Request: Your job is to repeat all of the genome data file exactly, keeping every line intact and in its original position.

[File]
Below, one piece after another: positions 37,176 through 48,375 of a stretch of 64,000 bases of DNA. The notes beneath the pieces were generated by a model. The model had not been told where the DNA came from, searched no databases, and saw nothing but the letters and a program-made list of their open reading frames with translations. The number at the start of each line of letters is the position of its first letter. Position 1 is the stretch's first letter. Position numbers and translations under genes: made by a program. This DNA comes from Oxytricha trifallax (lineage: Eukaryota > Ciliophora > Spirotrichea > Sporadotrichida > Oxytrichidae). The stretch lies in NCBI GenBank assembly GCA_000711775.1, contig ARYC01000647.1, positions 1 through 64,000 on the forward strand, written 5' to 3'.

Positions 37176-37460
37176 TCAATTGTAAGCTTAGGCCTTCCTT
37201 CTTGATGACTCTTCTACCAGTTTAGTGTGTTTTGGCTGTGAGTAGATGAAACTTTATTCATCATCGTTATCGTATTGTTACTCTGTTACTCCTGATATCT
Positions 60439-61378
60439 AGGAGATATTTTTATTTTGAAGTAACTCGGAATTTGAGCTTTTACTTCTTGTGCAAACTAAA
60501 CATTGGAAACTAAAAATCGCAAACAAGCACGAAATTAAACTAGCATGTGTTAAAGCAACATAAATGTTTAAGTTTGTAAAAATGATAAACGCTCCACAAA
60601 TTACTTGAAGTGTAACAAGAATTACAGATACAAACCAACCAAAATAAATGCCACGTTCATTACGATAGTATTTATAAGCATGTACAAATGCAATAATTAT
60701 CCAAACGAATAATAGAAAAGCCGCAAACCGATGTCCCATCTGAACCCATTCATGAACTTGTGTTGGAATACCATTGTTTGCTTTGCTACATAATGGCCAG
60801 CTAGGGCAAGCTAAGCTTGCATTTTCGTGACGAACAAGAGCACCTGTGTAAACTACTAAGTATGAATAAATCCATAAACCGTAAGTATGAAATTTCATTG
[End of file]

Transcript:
Below, one piece after another: positions 37,176 through 48,375 of a stretch of 64,000 bases of DNA. The notes beneath the pieces were generated by a model. The model had not been told where the DNA came from, searched no databases, and saw nothing but the letters and a program-made list of their open reading frames with translations. The number at the start of each line of letters is the position of its first letter. Position 1 is the stretch's first letter. Position numbers and translations under genes: made by a program. This DNA comes from Oxytricha trifallax (lineage: Eukaryota > Ciliophora > Spirotrichea > Sporadotrichida > Oxytrichidae). The stretch lies in NCBI GenBank assembly GCA_000711775.1, contig ARYC01000647.1, positions 1 through 64,000 on the forward strand, written 5' to 3'.

Positions 37176-37460
37176 TCAATTGTAAGCTTAGGCCTTCCTT
37201 CTTGATGACTCTTCTACCAGTTTAGTGTGTTTTGGCTGTGAGTAGATGAAACTTTATTCATCATCGTTATCGTATTGTTACTCTGTTACTCCTGATATCT
Positions 60439-61378
60439 AGGAGATATTTTTATTTTGAAGTAACTCGGAATTTGAGCTTTTACTTCTTGTGCAAACTAAA
60501 CATTGGAAACTAAAAATCGCAAACAAGCACGAAATTAAACTAGCATGTGTTAAAGCAACATAAATGTTTAAGTTTGTAAAAATGATAAACGCTCCACAAA
60601 TTACTTGAAGTGTAACAAGAATTACAGATACAAACCAACCAAAATAAATGCCACGTTCATTACGATAGTATTTATAAGCATGTACAAATGCAATAATTAT
60701 CCAAACGAATAATAGAAAAGCCGCAAACCGATGTCCCATCTGAACCCATTCATGAACTTGTGTTGGAATACCATTGTTTGCTTTGCTACATAATGGCCAG
60801 CTAGGGCAAGCTAAGCTTGCATTTTCGTGACGAACAAGAGCACCTGTGTAAACTACTAAGTATGAATAAATCCATAAACCGTAAGTATGAAATTTCATTG